75% of Americans want to see climate change taught in schools, and four more graphs

This is a re-post from The Carbon Brief by Ros Donald

A new study reveals significant gaps in many north Americans' knowledge about climate change. But the vast majority want to know much more, and 75 per cent want to see climate change taught in schools according to new  research from the Yale Forum on Climate Change Communication. We've picked five of the most interesting graphs from the research.

1. Hunger for more knowledge 

The study also revealed many Americans don't have a very high opinion of their own knowledge about climate change. Only one in 10 say they are "very well informed" about how the climate system works or the different causes, consequences or potential solutions to climate change. 51 to 52 per cent say they are "fairly well informed". 

But a large majority - 75 per cent - say they would like to know more and, as the graph below shows, 75 per cent say schools should teach children about climate change. 68 per cent say they would welcome a national education programme to teach Americans about the issue.

Screenshot 2014-05-02 12.21.14

2. Confusion about the causes of climate change 

The study finds that 57 per cent of Americans know the greenhouse effect refers to gases in the atmosphere that trap heat, and 50 per cent understand human activities are the cause of extra warming in the atmosphere. 

Most people correctly identify activities such as burning fossil fuels and running cars and trucks on petrol as major contributors to climate change. But there remains a large number of people who are confused about the causes of climate change. 73 per cent incorrectly think the hole in the ozone layer contributes at least a little to climate change, for example.Screenshot 2014-05-02 12.41.07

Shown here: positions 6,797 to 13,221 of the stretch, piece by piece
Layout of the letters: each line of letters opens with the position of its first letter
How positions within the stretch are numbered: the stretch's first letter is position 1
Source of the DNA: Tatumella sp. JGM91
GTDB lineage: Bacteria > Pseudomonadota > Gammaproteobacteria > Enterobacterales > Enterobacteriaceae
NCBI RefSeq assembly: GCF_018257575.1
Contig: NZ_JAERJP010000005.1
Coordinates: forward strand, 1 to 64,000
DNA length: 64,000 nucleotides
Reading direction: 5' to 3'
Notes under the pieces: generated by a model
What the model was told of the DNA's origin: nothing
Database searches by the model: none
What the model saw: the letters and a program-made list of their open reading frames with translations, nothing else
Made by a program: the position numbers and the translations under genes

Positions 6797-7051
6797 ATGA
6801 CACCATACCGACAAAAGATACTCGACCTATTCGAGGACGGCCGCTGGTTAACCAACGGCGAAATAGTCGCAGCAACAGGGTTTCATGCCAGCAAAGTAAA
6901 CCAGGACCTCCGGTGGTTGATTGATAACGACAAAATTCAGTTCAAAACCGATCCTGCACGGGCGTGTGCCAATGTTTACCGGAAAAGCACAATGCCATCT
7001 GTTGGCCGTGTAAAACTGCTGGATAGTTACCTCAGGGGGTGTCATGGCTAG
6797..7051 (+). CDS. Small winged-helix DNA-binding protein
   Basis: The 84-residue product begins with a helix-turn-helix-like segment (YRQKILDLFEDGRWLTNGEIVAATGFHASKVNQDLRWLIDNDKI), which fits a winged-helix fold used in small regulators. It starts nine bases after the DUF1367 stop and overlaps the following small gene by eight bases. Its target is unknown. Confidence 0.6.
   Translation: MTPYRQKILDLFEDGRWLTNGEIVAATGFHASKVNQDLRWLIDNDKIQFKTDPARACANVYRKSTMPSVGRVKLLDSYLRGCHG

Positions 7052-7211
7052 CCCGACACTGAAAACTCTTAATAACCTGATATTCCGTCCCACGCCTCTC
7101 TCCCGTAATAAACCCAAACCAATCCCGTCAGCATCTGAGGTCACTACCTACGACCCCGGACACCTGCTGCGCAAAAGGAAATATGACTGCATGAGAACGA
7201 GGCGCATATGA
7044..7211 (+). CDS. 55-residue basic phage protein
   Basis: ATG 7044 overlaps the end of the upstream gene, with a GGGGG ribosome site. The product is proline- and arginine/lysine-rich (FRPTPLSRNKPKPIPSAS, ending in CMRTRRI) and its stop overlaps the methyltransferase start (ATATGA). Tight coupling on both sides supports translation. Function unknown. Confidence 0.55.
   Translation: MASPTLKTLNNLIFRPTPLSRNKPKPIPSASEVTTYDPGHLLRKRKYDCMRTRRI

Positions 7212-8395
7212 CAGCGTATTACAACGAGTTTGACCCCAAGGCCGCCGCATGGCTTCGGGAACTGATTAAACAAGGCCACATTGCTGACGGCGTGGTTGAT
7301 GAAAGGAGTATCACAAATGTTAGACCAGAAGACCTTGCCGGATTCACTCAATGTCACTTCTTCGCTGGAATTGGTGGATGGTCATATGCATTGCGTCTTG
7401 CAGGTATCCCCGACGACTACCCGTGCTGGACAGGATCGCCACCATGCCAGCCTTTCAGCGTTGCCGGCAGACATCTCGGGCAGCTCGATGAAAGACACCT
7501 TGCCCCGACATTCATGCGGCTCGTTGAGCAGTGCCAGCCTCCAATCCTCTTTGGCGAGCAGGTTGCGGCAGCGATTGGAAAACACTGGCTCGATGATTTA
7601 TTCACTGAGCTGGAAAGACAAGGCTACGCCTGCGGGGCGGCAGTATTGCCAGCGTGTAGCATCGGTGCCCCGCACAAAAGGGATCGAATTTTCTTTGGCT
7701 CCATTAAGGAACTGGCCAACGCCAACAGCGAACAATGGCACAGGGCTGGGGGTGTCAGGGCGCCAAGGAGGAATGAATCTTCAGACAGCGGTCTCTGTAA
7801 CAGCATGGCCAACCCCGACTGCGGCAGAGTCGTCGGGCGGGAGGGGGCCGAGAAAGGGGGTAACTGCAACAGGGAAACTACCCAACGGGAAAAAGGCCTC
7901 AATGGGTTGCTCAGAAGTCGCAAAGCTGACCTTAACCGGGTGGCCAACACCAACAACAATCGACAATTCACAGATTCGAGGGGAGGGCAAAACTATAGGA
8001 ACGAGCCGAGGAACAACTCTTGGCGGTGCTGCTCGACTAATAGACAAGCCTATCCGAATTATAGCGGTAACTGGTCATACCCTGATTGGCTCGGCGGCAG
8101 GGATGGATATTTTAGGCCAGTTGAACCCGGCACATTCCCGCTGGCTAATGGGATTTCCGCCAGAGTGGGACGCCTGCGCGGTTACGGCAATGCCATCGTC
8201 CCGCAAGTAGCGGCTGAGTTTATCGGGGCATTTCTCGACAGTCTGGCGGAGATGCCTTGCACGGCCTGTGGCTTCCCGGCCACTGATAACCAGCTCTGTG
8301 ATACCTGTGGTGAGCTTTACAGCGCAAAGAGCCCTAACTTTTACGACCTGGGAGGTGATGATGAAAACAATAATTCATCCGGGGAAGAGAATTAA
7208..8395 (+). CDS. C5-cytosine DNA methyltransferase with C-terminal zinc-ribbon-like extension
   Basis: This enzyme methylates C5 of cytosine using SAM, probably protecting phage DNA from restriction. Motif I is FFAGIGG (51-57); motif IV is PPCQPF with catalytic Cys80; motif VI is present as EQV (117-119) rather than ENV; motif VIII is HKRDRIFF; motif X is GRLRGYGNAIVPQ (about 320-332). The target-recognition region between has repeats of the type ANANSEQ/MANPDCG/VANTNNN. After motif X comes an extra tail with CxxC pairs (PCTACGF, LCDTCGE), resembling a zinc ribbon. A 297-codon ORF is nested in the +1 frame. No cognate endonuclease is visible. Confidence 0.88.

3. Trust: Scientists, specialist media and museums come out top 

Americans' most trusted sources of information about climate change are the National Oceanic and Atmospheric Administration, the National Science Foundation, scientists, specialist channels showing science programmes and museums.

Screenshot 2014-05-02 12.19.56 4. Mental models 

The survey also wanted to see how Americans picture the climate system - do they think that it's vulnerable to human activities, or do they believe it'll stay stable regardless of what humans do? 

It offered five different descriptions of climate models and asked respondents which most closely corresponds with their own perception of the climate system: 

Fragile: Earth's climate is delicately balanced. Small amounts of global warming will have abrupt and catastrophic effects.

Threshold: Earth's climate is stable within certain limits. If global warming is small, climate will return to a stable balance; if it is large, there will be dangerous effects.

Gradual: Earth's climate is gradual to change. Global warming will gradually lead to dangerous effects.

Random: Earth's climate is random and unpredictable. We do not know what will happen.

Stable: Earth's climate system is very stable. Global warming will have little or no effects. 

As the graph below shows, most people chose 'threshold', indicating that they think the more the climate warms, the worse the effects will be.


Americans' mental models of the climate system (Data Source: Leiserowitz et al., 2010). 

5. Cross-referencing mental models with 'belief' in climate change 

The researchers also asked: Do you think global warming is happening? Overall, 63 per cent said they think it is, 19 per cent said no, and 18 per cent said they didn't know. 

Cross-referencing these answers with the previous question provides some interesting insights into people's 'mental models' of climate change. 

The majority of Americans who chose the Fragile, Threshold or Gradual models said they think climate change is happening. Meanwhile, most of those who chose the Random model either said they didn't know whether climate change is happening or do not accept that it is. Respondents who chose the Stable model tend not to agree climate change is happening.


Posted by Guest Author on Friday, 16 May, 2014

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